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After three years of hosting La Course in locations around France, with racing taking place in the same location and date as a stage of the Tour de France, the women’s race returns to the Champs-Élysées for the first time since 2016.
“The seventh edition of La Course by Le Tour de France powered by FDJ will take the world’s elite back to the Champs-Élysées, where it all began with Marianne Vos sprinting to the win in 2014,” ASO announced.
The race has been provisionally scheduled for July 10. That day will see the men’s race several hundred kilometers south, taking on a tough mountainous day in the Massif Central. Race organizers ASO are still considering moving women’s race La Course to July 19, to coincide with the final stage of the Tour de France, also in Paris.
There may be some raised eyebrows at the return of La Course to a flat city center circuit format after several years of trialing different formats and locations.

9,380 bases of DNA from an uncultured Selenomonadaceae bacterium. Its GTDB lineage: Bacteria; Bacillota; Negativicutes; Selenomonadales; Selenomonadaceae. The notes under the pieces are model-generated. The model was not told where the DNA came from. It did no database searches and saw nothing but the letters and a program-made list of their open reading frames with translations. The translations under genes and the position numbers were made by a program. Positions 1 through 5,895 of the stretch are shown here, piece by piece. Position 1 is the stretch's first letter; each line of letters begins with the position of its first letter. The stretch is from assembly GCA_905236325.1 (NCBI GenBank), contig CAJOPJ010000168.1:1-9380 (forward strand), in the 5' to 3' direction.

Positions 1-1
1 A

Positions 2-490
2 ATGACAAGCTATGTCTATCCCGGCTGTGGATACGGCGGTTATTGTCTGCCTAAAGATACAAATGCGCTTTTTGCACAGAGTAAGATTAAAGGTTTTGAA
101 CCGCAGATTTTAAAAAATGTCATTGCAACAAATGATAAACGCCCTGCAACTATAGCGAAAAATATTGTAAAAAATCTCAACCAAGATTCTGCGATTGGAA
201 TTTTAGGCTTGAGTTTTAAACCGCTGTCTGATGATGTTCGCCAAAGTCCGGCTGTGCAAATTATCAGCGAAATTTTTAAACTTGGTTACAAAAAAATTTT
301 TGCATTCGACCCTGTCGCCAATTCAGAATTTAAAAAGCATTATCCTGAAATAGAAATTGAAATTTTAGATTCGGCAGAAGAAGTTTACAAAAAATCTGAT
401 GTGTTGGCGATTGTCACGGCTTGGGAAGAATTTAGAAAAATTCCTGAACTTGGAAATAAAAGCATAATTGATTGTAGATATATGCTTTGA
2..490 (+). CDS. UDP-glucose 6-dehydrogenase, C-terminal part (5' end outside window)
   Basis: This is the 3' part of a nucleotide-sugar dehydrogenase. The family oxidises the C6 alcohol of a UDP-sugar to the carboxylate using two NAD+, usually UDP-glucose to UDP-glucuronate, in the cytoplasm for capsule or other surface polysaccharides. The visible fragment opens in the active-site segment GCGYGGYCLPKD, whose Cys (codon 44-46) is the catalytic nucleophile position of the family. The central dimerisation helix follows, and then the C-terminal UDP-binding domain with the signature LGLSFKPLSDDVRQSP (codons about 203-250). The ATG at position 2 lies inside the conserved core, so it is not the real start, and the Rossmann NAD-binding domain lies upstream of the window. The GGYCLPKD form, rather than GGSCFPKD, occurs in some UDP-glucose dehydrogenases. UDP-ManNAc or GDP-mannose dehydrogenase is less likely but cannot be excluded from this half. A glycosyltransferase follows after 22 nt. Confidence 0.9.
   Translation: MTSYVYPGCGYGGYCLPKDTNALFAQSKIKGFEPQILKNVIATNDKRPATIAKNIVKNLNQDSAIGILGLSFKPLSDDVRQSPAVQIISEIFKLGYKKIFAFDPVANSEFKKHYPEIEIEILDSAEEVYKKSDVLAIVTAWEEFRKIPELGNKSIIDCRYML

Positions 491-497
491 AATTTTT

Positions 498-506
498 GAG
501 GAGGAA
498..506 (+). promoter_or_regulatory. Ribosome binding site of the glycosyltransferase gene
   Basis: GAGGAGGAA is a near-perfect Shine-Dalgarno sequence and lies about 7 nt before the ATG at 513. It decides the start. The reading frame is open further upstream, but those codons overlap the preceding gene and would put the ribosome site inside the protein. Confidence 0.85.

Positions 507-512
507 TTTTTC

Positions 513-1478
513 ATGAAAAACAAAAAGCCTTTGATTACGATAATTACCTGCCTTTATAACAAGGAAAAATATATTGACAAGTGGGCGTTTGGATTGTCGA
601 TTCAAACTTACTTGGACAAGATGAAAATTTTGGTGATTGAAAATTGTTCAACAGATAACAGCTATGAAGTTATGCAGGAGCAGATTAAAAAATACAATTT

Newly-crowned world champion Annemiek van Vleuten (Mitchelton-Scott), who won mountainous editions of La Course in 2017 and 2018, expressed her disappointment to Dutch website Weilerlits. “It is now nothing more than a criterium,” said the Dutch rider.
La Course experimented with a two-day race in 2017, with the second stage finishing on top of the Col d’Izoard on the same day as the men’s race took on the mountain. 2018 saw the race return to a one-day format, taking riders through the Alps in a finale identical to that used by the men’s race later in the same day. The 2019 race in Pau, won by Marianne Vos, stuck to the one-day format that coincided with the men’s race in the same location.
“This is a step back,” said van Vleuten. “It is now nothing more than a criterium, while it is still known as a WorldTour competition. I do not want to fully preach for my own parish, there are sprinters who think this is a fun race, but I will not drive it. ”
With the growing increase in women’s racing and popularity of stage races such as the Giro Rosa in Italy and the OVO Women’s Tour in the UK, ASO revealed to Reuters in July “we are setting up a cell to develop women’s cycling within ASO.”
The Tour de France organizers are still ruling out the possibility of a women’s Tour de France coinciding with the men’s event however.
“We cannot have a women’s Tour de France at the same moment as the men’s Tour because it would be logistically impossible,” ASO told Reuters. “The Tour has grown so much and is so big that having two races at the same time would not be feasible.”